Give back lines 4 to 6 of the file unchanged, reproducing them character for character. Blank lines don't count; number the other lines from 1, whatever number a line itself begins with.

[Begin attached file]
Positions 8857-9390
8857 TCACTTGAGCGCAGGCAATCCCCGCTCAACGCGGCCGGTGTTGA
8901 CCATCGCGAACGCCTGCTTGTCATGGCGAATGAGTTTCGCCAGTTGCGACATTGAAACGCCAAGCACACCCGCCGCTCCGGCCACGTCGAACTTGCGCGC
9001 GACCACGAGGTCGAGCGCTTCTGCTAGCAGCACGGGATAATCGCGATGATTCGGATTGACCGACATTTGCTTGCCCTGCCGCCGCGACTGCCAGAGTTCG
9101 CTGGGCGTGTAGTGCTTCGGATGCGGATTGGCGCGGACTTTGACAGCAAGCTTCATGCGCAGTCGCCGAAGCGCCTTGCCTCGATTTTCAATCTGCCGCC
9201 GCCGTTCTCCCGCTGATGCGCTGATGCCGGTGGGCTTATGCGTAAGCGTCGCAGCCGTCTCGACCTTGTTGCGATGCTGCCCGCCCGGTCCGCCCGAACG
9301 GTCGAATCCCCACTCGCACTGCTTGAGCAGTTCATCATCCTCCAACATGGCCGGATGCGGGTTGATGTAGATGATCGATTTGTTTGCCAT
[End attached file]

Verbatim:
9001 GACCACGAGGTCGAGCGCTTCTGCTAGCAGCACGGGATAATCGCGATGATTCGGATTGACCGACATTTGCTTGCCCTGCCGCCGCGACTGCCAGAGTTCG
9101 CTGGGCGTGTAGTGCTTCGGATGCGGATTGGCGCGGACTTTGACAGCAAGCTTCATGCGCAGTCGCCGAAGCGCCTTGCCTCGATTTTCAATCTGCCGCC
9201 GCCGTTCTCCCGCTGATGCGCTGATGCCGGTGGGCTTATGCGTAAGCGTCGCAGCCGTCTCGACCTTGTTGCGATGCTGCCCGCCCGGTCCGCCCGAACG